The New Liturgist (Part 2)


Like I mentioned last week, I thought I was going to have to go straight to the skeptics and the four-year-olds if I wanted to learn how to be amazed, to learn anything of the confession, “I’m not God. I don’t have this all figured out yet.” But as it turns out, church community is the place where I have found the form of wonder most perfected:

In a modest building right under Brooklyn’s JMZ line, Reverend Vito Aiuto’s head is bowed and he is beginning a sermon with the prayer, “May the words of my mouth and the meditations of all of our hearts be acceptable in your sight, O Lord, my Rock and my Redeemer” (Psalm 19:14, paraphrase).

Every week, this is the prayer. This is the prayer every week. Vito doesn’t believe in a novelty-god, evidently. But that’s the extent of my understanding, and so for over a year I sit dumbly in the pew as he repeats these words. The prayer feels appropriate so I leave it at that. One afternoon, however, I stumble upon the passage of Scripture where his prayer is located. Environed by the entire psalm, the verse becomes imbued with meaning. It begins, “The heavens declare the glory of God; the skies proclaim the work of his hands. Day after day they pour forth speech; night after night they reveal knowledge. They have no speech, they use no words; no sound is heard from them. Yet their voice goes out into all the earth, their words to the ends of the world . . . May the words of my mouth and the meditations of my heart be acceptable . . . ” (19:1–4).

Now I am beginning to understand the prayer. Vito is teaching us about right authority, about right punctuation. I think Vito is teaching us about good liturgy.

Again from last week, Taylor’s question, “How shall we break the silence?”

Because we are not the heavens, for heaven’s sake, we do not get to keep quiet. So we gather each week, our pastor with his Calls to Worship and Proclamations of the Word, and us with our Prayers of Adoration and Responses to Scripture, our “Thanks be to God’s” and our “And also with you’s.” To listen from the outside, it may sound like a lot of assertions. I myself am taken aback at times by the terrifying and audacious claims, the hopeful and child-like claims I recite on a given Sunday morning. Sometimes I almost believe the things I’m saying, and other moments I feel not nearly connected to the words coming out of my mouth.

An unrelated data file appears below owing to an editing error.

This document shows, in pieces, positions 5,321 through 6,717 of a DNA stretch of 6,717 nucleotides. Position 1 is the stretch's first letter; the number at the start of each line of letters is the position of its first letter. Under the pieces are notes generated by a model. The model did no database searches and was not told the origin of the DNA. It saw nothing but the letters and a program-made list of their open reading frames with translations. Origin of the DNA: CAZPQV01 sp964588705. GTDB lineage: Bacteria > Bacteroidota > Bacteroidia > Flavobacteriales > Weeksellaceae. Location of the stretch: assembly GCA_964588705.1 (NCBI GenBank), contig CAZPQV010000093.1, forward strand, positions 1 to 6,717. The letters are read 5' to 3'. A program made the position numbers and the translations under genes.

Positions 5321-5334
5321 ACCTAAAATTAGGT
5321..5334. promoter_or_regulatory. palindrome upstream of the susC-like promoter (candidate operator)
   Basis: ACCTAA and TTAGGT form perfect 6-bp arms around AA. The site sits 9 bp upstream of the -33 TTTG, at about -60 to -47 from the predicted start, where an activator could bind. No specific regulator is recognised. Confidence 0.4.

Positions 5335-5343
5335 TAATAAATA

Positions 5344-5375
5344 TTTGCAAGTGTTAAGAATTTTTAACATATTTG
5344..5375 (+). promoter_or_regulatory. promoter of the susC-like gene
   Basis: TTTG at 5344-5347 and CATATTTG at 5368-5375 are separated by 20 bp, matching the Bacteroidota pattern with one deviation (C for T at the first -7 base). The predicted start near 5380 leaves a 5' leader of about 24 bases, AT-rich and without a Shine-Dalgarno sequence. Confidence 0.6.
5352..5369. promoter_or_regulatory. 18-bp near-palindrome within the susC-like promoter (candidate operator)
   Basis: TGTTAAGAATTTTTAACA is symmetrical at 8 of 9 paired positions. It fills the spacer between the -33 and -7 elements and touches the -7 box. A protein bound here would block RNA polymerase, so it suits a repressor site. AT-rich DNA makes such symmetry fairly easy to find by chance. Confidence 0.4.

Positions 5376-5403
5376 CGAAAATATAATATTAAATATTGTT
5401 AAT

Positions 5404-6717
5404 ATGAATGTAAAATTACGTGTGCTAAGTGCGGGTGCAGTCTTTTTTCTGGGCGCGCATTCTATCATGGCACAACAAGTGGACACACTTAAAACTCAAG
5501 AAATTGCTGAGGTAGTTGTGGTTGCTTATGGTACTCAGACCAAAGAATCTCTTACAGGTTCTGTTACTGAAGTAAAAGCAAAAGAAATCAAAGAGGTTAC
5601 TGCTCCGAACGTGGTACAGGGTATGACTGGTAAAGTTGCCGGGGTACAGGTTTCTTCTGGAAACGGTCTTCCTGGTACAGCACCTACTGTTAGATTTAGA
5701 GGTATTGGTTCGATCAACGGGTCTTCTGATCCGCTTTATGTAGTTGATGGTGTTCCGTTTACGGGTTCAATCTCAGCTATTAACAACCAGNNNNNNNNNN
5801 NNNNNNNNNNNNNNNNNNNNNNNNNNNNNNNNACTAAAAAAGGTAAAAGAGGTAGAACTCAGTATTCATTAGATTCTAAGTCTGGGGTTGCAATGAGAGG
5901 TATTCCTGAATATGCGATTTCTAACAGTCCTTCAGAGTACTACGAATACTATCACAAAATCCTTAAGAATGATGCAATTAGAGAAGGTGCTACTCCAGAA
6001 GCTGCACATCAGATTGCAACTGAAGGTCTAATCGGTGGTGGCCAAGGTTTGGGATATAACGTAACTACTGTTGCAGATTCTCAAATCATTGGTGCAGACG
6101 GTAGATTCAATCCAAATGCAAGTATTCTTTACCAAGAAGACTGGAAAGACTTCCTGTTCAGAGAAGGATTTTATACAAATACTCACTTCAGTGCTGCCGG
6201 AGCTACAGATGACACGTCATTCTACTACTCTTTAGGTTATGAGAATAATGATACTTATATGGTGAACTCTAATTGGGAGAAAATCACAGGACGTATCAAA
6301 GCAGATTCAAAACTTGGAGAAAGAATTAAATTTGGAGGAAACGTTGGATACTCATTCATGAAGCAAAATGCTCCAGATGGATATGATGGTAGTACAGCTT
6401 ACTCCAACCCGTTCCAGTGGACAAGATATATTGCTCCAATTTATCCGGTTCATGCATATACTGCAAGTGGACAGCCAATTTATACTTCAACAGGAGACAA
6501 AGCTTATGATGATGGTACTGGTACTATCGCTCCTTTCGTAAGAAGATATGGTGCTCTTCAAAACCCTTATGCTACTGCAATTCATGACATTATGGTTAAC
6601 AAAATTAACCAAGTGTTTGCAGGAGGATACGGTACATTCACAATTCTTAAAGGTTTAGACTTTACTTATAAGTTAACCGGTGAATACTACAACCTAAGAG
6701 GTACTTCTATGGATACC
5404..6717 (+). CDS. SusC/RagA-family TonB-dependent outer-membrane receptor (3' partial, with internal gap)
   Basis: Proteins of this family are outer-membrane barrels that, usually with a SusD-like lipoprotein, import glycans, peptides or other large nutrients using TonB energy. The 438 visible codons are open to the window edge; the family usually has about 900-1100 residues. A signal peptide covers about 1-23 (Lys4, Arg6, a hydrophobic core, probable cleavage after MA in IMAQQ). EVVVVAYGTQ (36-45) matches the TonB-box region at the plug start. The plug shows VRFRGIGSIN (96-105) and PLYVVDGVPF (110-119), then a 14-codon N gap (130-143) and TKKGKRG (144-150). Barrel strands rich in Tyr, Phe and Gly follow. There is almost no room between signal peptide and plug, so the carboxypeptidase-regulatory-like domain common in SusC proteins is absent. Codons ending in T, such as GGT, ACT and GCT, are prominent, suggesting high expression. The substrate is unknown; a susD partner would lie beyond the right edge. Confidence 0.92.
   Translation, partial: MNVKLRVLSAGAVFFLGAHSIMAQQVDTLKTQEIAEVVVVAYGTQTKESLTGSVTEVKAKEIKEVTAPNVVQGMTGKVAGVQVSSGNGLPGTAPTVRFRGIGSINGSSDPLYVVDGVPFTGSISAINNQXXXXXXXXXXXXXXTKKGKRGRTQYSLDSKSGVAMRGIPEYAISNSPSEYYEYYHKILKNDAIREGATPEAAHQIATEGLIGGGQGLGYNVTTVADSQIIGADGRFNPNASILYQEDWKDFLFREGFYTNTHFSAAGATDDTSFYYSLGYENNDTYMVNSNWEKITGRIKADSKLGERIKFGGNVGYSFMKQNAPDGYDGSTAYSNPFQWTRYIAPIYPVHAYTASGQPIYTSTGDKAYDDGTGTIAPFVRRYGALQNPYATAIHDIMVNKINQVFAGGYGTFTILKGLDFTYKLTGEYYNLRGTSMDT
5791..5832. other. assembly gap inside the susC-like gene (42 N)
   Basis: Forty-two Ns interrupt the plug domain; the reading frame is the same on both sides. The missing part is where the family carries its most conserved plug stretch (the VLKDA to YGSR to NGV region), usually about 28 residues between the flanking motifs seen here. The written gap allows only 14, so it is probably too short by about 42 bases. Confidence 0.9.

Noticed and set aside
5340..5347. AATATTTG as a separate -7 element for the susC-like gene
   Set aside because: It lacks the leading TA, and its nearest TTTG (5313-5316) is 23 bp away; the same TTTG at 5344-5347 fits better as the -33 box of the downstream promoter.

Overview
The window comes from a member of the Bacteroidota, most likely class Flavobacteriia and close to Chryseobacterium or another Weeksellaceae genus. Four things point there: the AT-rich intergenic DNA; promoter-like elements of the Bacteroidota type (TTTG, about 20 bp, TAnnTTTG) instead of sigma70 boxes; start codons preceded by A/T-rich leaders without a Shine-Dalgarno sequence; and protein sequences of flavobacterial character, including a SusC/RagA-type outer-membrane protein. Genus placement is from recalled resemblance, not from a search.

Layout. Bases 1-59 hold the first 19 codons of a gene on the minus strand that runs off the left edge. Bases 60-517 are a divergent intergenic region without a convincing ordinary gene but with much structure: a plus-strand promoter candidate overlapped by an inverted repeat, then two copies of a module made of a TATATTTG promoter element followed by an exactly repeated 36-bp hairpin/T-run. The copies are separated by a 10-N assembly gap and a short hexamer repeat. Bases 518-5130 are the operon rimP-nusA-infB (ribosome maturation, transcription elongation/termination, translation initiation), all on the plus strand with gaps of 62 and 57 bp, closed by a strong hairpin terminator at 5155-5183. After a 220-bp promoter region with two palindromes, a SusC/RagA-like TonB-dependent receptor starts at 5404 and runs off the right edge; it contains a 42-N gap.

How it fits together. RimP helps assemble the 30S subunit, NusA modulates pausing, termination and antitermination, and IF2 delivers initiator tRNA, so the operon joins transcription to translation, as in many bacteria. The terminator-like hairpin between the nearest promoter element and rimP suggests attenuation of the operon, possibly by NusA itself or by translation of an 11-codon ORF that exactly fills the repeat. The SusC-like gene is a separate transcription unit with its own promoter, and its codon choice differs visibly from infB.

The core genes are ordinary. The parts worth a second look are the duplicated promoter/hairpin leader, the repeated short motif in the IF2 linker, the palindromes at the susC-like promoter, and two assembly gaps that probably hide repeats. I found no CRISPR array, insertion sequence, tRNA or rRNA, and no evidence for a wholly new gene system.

But if my ears were better trained, I think I would hear, within the liturgical rites, questions. Good ones. Ones that have been thrown up to the heavens for centuries. Do you know what happens to a question once it has been refined and tested against time, against gravity itself? It becomes so smooth that it rolls off the tongue like a belief.

If questions are the punctuation for a people speaking to God out of finitude and weakness, then liturgy is the language. That we do not have the same authority as the skies, or even that oak tree across the street which will be stubborn in its witness in and out of season, only means that we must keep speaking, keep asking. The psalmist spells it out for us clearly: “Without a mouth the creation will tell it with more certainty than you. It’s a matter of ontological purity that each blade of grass is more truthful in its declaring. But as for you, use your words! Use your words!”

And so we do, acknowledging week after week that, only through Christ, are they acceptable to the Father. “May the words of my mouth” or “In Jesus’ name” become the endmark to a sentence fearfully drafted.

To continue drafting and rehearsing liturgy is our humble task, for it is one way in which we rightly relate to God. To call out to him with the same rote subject matter, confessions and inquiries is an assertion of our dependence—a reminder that we must wait on him to answer and respond because there is only so much we can possibly know this side of the food pantry.

This is a case for liturgy, not for liturgy’s sake, but for the sake of imagination—to get ours going. We who fall far short of the 437 ways to receive the kingdom of God like a child and would like a little help begging the question.

This is the new liturgist.



Photo Credit: Michael Newsted and Joanna Perry


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